The ALJ assessed plaintiff with a residual functional capacity (RFC) to perform less than a full range of light work as defined in 20 C.F.R. § 404.1567(b) with additional limitations. Plaintiff can lift and carry 20 pounds occasionally and ten pounds frequently, can stand and walk in two-hour intervals for a total of eight hours per day, and has no restrictions in sitting. Plaintiff is also able to remember, understand, and carry out instructions and tasks that are generally required by occupations with a skill vocational preparation (SVP)of 1 to 3.

At step four, the ALJ found that plaintiff is able to perform her past work as a gas station attendant. Accordingly, the ALJ concluded that plaintiff has not been under a disability under the Social Security Act from November 6, 2009, through the date of the decision.

ISSUES ON REVIEW

On appeal to this court, plaintiff contends the following errors were committed: (1) the ALJ erred in evaluating the medical opinion of nonexamining physician, Sandra Lundblad, Psy.D; (2) the ALJ failed to properly evaluate plaintiff's RFC; (3) the ALJ erred in evaluating lay testimony; and (4) based on these errors, the ALJ erred in finding plaintiff can perform her past work at Step Four.

STANDARD OF REVIEW

The district court must affirm the Commissioner's decision if the Commissioner applied the proper legal standards and the findings are supported by substantial evidence in the record. 42 U.S.C. § 405(g); Berry v. Astrue, 622 F.3d 1228, 1231 (9th Cir. 2010). "Substantial evidence is more than a mere scintilla but less than a preponderance; it is such relevant evidence as a reasonable mind might accept as adequate to support a conclusion." Hill, 698 F.3d at 1159 (internal quotations omitted); Valentine, 574 F.3d at 690. The court must weigh all the evidence, whether it supports or detracts from the Commissioner's decision. Martinez v. Heckler, 807 F.2d 771, 772 (9th Cir. 1986). The Commissioner's decision must be upheld, even if the evidence is susceptible to more than one rational interpretation. Batson v. Commissioner Soc. Sec. Admin., 359 F.3d 1190, 1193 (9th Cir. 2004). If the evidence supports the Commissioner's conclusion, the Commissioner must be affirmed; "the court may not substitute its judgment for that of the Commissioner." Edlund v. Massanari, 253 F.3d 1152, 1156 (9th Cir. 2001).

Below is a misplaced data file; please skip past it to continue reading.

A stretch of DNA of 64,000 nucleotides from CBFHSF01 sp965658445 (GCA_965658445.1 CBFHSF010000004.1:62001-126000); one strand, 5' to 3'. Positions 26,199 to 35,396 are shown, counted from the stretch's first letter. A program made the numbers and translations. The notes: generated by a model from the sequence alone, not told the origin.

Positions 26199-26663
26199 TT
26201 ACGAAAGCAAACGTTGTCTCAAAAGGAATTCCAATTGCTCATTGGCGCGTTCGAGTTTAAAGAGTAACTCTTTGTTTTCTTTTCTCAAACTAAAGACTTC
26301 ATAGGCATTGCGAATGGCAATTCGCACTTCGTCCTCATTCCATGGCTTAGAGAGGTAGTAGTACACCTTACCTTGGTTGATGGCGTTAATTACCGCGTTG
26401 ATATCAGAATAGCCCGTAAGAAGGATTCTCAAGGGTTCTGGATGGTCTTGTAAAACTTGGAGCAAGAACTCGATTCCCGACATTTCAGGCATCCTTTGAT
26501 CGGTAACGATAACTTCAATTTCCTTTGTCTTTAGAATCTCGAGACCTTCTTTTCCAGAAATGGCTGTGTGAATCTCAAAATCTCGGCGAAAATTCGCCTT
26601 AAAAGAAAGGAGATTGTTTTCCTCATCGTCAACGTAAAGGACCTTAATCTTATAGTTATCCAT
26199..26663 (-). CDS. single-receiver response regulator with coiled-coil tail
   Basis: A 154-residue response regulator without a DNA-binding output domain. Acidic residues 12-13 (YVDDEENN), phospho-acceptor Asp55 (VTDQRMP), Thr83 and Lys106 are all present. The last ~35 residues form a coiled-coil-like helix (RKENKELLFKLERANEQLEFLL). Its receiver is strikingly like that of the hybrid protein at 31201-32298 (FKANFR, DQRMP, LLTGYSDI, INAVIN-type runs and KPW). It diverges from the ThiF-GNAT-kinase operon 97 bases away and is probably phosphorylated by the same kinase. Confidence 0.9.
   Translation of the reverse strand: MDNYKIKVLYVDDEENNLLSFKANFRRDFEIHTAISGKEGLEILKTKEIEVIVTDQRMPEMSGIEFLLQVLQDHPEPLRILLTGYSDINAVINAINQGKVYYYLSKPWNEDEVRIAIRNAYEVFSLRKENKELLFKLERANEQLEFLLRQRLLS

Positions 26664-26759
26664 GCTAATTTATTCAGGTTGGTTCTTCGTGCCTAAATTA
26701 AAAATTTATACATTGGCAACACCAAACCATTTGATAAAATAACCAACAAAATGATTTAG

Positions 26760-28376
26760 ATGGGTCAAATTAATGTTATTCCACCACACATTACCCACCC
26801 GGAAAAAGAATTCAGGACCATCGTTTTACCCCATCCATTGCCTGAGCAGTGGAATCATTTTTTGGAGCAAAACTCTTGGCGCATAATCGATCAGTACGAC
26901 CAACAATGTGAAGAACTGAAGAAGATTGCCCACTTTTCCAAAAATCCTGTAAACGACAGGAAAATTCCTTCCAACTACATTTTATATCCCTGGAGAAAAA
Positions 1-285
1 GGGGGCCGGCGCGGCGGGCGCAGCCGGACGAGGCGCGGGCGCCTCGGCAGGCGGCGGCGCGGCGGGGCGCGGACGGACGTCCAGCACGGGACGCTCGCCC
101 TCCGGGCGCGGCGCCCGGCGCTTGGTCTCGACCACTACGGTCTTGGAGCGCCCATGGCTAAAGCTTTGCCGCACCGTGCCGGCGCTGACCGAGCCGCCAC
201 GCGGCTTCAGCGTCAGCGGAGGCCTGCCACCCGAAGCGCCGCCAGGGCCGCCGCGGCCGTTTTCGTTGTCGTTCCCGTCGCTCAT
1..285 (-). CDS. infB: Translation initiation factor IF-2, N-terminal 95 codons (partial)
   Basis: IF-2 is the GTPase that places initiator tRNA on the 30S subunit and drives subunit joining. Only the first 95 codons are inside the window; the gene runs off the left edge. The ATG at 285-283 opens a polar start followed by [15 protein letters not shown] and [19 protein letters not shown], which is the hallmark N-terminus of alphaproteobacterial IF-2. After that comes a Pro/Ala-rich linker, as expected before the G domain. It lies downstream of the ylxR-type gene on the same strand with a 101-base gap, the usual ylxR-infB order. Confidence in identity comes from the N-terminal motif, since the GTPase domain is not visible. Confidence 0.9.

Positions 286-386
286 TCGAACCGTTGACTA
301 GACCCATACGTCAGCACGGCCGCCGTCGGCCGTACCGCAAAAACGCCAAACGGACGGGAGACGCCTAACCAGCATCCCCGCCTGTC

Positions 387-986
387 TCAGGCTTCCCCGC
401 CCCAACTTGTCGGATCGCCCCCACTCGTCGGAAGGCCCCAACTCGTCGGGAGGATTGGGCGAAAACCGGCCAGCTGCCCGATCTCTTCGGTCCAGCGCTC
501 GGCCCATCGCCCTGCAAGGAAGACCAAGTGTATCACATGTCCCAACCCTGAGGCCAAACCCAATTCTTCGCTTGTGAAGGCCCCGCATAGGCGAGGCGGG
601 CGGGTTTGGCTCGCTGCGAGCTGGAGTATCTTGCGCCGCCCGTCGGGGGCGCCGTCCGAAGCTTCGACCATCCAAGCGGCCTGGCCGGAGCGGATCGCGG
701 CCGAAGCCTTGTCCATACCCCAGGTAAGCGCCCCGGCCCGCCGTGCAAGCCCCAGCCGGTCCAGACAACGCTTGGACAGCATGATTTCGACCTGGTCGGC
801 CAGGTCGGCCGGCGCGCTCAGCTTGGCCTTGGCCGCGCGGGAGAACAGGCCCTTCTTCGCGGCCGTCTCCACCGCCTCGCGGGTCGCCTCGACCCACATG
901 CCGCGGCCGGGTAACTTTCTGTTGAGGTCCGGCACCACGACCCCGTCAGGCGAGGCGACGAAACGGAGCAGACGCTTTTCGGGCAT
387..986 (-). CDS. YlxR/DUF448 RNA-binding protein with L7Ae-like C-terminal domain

DISCUSSION

I. The ALJ Erred in Evaluating Dr. Lundblad's Opinion

"The opinion of an examining physician is entitled to greater weight than the opinion of a nonexamining physician." Lester v. Chater, 81 F.3d 821, 830-32 (9th Cir. 1995). A nonexamining physician is one who neither examines no treats the claimant. Id. at 830. "The opinion of a nonexamining physician cannot by itself constitute substantial evidence that justifies the rejection of the opinion of either an examining physician or a treating physician." Id. at 831. A nonexamining physician's opinion can constitute substantial evidence if it is supported by other evidence in the record. Morgan v. Commissioner of Soc. Sec. Admin., 169 F.3d 595, 600-01 (9th Cir. 1999). Moreover, the "report of a ...